Adult Education News

Masterclass Monday

Masterclass Monday

New Orleans Opera and Loyola University have a long and rich relationship, with a history of many partnerships, including Masterclasses. We are proud to collaborate again this year in the virtual environment, and we are excited that we can invite you to join us.

Masterclasses play a very important role in the development of a young singer. According to Fred Plotkin, “Masterclasses are one of the most fascinating aspects of the process of taking talented but inexperienced young singers and trying to polish and mold them while allowing them to retain what makes them special.”

New Orleans Opera is grateful to those participating in this Masterclass Series for allowing us a glimpse into the special journey of an opera singer. Mark your calendars to join us – free of charge!

Alfred Walker – May 10, 2021

  • 7:00 pm – 9:00 pm CST
  • Sponsored by New Orleans Opera

About Alfred Walker:

New Orleans native Alfred Walker is a graduate of Dillard University, Loyola University, and the Metropolitan Opera Lindemann Young Artist Program. He is also the recipient of awards from the George London Foundation, Palm Beach Opera Competition, Houston Opera Studio’s Eleanor McCollum Competition, and the Sullivan Foundation career grant.

Mr. Walker was lauded by Opera News for his “inky bass-baritone and clear projection that seemed ideally suited to the role, capturing this isolated man’s passion with telling grief,” for his performance as Crown in the Metropolitan Opera’s production of Porgy and Bess.

Read more about Alfred on his website here.

Alfred Walker

Nancy Maultsby – March 15, 2021

  • 7:00 pm – 9:00 pm CST
  • Sponsored by Loyola University


  • Emily Acuña, soprano – senior
  • Julia Ernst, mezzo-soprano – freshman
  • Samantha Resser, mezzo-soprano – graduate student
  • Allison Waguespack, soprano – senior

About Nancy Maultsby:

Last seen at the New Orleans Opera in the Verdi Requiem in 2010. American mezzo-soprano Nancy Maultsby is in demand by opera companies and orchestras throughout the world.  Her unique vocal timbre and insightful musicianship allow her to pursue a repertoire extending from the operas of Monteverdi and Handel to recent works by John Adams. She regularly performs the major heroines of nineteenth-century French, Italian, and German opera and the great symphonic masterpieces.

Read more about Nancy on her website here.

Nancy Maultsby, photo credit: Dario Acosta
View upcoming Loyola Music Events Here.

Previous Masterclasses

JANE EAGLEN – December 14, 2020

  • 7:00 pm – 9:00 pm CST
  • Sponsored by Loyola University

Antonio Domino, tenor
Julianna Espinosa, soprano
Julia Tuneberg, soprano
Jeremiah Tyson, tenor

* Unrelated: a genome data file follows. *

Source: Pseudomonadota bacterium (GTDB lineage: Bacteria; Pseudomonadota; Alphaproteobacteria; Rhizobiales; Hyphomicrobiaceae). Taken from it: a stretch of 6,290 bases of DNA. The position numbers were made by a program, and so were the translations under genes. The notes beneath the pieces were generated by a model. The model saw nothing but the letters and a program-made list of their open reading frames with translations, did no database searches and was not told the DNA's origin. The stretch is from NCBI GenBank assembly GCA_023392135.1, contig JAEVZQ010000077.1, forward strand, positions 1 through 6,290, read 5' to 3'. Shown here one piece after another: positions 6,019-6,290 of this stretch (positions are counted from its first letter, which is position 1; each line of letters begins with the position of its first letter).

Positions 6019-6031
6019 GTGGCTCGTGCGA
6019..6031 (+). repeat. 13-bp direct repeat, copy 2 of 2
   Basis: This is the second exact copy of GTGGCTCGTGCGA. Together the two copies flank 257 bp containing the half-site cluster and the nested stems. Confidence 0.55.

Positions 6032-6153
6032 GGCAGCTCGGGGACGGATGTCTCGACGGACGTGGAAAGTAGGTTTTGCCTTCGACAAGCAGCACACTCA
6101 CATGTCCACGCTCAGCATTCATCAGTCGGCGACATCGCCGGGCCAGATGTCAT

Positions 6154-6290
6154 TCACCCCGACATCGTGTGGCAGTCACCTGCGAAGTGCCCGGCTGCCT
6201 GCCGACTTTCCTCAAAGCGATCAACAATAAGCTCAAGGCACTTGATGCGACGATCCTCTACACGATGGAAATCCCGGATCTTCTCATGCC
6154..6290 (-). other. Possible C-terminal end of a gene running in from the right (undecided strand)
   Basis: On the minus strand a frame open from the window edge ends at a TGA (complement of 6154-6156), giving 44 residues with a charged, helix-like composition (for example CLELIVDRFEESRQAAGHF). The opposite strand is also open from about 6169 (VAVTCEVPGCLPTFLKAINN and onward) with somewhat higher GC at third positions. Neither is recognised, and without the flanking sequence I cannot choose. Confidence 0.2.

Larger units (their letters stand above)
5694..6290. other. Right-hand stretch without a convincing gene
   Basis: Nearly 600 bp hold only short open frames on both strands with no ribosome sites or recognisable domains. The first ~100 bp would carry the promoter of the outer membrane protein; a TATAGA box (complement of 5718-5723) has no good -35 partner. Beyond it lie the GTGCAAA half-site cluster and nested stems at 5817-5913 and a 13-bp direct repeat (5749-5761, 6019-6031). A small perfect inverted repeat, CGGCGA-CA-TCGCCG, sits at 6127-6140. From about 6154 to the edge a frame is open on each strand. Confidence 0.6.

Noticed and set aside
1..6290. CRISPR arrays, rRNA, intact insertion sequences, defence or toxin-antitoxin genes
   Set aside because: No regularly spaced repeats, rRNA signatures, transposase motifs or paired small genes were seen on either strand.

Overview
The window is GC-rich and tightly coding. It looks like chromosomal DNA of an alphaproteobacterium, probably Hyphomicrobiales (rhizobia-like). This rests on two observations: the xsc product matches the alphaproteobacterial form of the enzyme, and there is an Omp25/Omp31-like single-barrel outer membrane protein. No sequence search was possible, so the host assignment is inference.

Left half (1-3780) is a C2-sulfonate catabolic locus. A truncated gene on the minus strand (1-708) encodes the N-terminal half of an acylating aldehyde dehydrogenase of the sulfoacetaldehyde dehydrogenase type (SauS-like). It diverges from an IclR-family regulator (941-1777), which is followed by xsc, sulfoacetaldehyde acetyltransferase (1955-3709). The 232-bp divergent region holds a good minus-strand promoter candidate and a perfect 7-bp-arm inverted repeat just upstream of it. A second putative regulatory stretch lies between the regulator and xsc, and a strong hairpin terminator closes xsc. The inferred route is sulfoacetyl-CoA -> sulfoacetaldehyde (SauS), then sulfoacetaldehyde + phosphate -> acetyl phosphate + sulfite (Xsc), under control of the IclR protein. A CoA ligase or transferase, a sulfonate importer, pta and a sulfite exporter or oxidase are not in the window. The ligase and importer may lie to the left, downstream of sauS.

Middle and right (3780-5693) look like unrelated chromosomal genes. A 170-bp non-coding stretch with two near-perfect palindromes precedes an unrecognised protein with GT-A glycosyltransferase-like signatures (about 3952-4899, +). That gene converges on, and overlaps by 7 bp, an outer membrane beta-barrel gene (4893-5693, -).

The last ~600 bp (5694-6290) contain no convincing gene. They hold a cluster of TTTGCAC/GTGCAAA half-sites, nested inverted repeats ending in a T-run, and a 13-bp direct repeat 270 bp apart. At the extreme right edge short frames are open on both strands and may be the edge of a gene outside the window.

About Jane Eaglen:

Jane Eaglen has enjoyed one of the most formidable reputations in opera for the past two decades. Her performances of roles such as Isolde in Tristan und Isolde, the title roles in Puccini’s Turandot, Bellini’s Norma, and Strauss’s Ariadne auf Naxos, and Brünnhilde in Wagner’s Der Ring des Nibelungen have earned her acclaim on stages of the leading opera houses of the world, including the Metropolitan Opera, Lyric Opera of Chicago, San Francisco Opera, Royal Opera House, Covent Garden, Teatro alla Scala, Vienna State Opera, and l’Opéra National de Paris.

Read more about Jane on her website here.

Jane Eaglen, photo courtesy of New England Conservatory

GREER GRIMSLEY – December 7, 2020

  • 7:00 pm – 9:00 pm CST
  • Sponsored by the New Orleans Opera

Samuel Ater, bass-baritone
Nora Cullinan, soprano
Veronica Samiec, soprano
Alysa Foster, soprano
Garrin Mesa, baritone

About Greer Grimsley:

Greer Grimsley is internationally recognized as an outstanding singing actor and one of the most prominent Wagnerian singers of our day. Continuing his reign as a leading interpreter of the god Wotan, he sang the eminent role once again in the Spring of 2019 for the Metropolitan Opera’s Der Ring des Nibelungen in the reprisal of Robert Lepage’s landmark production from 2013. New Orleans is lucky to have Greer and his family call the city home!

Read more about Greer on his website here.

Courtesy of Loyola University from a previous Masterclass, Carol Rausch, Kameron Lopreore, and Greer Grimsley

2020-2021 Opera News Opera On Tap

Opera on Tap – In Our Yard

It’s back! Join us in April and May as we debut the new stage at the Guild Home with two new Opera on Tap – In Our Yard concerts.

Both concerts on April 10, 2021 and the 5:00 pm concert on May 15, 2021 are SOLD OUT!


  • $30 for a pod of 3 people.
  • Priority seating for people donating at least $25 per event at the time of purchase.
  • On sale to the General Public: March 15, 2021.
  • Pre-sale for 20-21 Subscribers: March 12, 2021. All current Subscribers are encouraged to call the Box Office for tickets beginning March 12, 2021.


  • Performances will take place on the lawn of the Guild Home, 2504 Prytania Street, NOLA 70130.
  • Concerts begin at 3:00 pm & 5:00 pm. 5:00 pm Sold Out
  • Face Masks Required (additional safety rules are outlined below.)
  • Tickets are $30 for a pod of up to 3 people.
  • Those donating an additional $25 per event or more will be given priority seating on a first come first served basis.
  • Sections are assigned in the order tickets are purchased.
  • Bring a blanket or chairs (up to 3 chairs per section). No food or beverages will be available, so please BYOB.

Shakespeare – In Our Yard!

April 10, 2021